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Henry Massey Rector

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Henry Massey Rector

Henry Massie Rector
6th Governor of Arkansas
In office
November 16, 1860 – November 4, 1862
Preceded by Elias Conway
Succeeded by Harris Flanagin
Personal details
Born (1816-05-01)May 1, 1816
Louisville, Kentucky
Died August 12, 1899(1899-08-12) (aged 83)
Little Rock, Arkansas
Political party Democratic

Henry Massie Rector (May 1, 1816 – August 12, 1899) served as Governor of Arkansas from 1860 to 1862. A member of the Democratic Party, ideologically Rector was pro-slavery.

Contents

  • Biography 1
  • Career 2
  • Family life 3
  • Death and legacy 4
  • See also 5
  • References 6
  • External links 7

Biography

Rector was born in Louisville, Kentucky. Both his parents were of English descent.[1] Rector was educated by his mother and attended two years of school in Louisville. He moved to Arkansas in 1835. Rector served as U.S. Marshal after moving to Arkansas.

Career

Rector was elected to the Arkansas Senate and served in that body from 1848 to 1850. He studied law and was admitted to the bar in 1854. From 1853 to 1857, he served as U.S. Surveyor-General of Arkansas for several years.[2] From 1855 to 1859, he served in the Arkansas House of Representatives. and spent one term as a justice of the Arkansas Supreme Court.[3]

Rector was elected Governor of Arkansas in 1860. During his term Arkansas seceded from the Union and was admitted to the Confederate States of America. The constitution of Arkansas was rewritten reducing the term of office for Governor to two years.

At the Arkansas secession convention in March 1861, Rector addressed the convention in an oratory urging the extension of slavery:

Rector left office in 1862 and served as a private in the state militia for the rest of the war. Rector participated in the 1874 constitutional convention.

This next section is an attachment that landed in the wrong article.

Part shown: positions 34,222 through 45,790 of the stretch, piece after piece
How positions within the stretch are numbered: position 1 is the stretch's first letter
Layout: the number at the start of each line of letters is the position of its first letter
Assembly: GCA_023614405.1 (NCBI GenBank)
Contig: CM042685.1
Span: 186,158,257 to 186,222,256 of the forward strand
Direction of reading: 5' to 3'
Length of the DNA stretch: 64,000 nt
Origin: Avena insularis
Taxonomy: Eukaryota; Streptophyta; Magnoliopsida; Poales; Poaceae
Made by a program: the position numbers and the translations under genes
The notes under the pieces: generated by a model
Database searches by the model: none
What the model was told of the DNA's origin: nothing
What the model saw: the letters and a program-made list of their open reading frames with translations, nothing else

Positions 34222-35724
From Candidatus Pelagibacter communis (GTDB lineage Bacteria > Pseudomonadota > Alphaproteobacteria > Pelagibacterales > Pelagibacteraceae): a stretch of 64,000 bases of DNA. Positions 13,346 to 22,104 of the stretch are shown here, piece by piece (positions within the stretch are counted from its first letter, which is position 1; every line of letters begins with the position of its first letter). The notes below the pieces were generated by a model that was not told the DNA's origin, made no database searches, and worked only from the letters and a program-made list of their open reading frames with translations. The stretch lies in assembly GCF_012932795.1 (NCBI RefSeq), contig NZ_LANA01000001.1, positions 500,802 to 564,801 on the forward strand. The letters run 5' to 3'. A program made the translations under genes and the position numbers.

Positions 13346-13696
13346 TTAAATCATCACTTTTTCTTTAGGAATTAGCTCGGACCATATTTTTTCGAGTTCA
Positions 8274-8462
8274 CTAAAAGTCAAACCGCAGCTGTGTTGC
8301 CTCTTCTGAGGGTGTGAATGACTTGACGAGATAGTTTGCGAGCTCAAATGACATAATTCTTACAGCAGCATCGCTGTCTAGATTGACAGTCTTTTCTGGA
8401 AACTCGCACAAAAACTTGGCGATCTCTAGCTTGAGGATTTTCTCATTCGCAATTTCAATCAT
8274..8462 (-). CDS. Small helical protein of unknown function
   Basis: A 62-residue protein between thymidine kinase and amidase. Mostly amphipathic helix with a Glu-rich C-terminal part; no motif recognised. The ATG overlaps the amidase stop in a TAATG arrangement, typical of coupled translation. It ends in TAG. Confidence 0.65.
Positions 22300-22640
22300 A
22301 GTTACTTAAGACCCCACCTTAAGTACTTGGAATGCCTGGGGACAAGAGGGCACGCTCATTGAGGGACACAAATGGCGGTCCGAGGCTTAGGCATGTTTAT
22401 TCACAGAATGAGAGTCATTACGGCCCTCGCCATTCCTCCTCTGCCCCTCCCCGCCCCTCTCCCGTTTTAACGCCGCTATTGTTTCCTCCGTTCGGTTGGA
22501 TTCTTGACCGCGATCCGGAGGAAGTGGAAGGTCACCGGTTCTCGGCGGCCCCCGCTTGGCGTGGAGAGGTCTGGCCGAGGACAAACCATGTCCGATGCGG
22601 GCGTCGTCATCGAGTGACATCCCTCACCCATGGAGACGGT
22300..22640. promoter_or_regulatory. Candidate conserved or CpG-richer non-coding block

Family life

Rector was the first cousin of Representative Henry Wharton Conway, Governor James Sevier Conway and Governor Elias Nelson Conway. Rector was also a third cousin of General James Lawson Kemper. He was a first cousin of fellow Confederate general Alexander E. Steen.

His grandson, James Rector, was the first Arkansan to participate in the Olympic Games. His son, Colonel Elias W. Rector, ran for Governor of Arkansas twice and served in the Arkansas House of Representatives for several terms, served as Speaker of the House, and married the daughter of Senator James Lusk Alcorn of Mississippi.

Death and legacy

Henry Massey Rector died in Little Rock, Arkansas and is buried in Mount Holly Cemetery in Little Rock.[5]

Rector Street in Little Rock is named after him. The north-bound frontage road along Interstate 30 bears his name. The northeast Arkansas town of Rector is named for Rector.

See also

References

  1. ^ Biographical and pictorial history of Arkansas, Volume 1 By John Hallum page 405
  2. ^ "Henry Massie Rector (1816–1899)". The Encyclopedia of Arkansas History & Culture. Retrieved August 10, 2012. 
  3. ^ "Arkansas Governor Henry Massey Rector". National Governors Association. Retrieved August 10, 2012. 
  4. ^ Arkansas Secession Convention. 1861. p. 4. 
  5. ^ "Henry Massie Rector". Find A Grave. Retrieved August 10, 2012. 

External links

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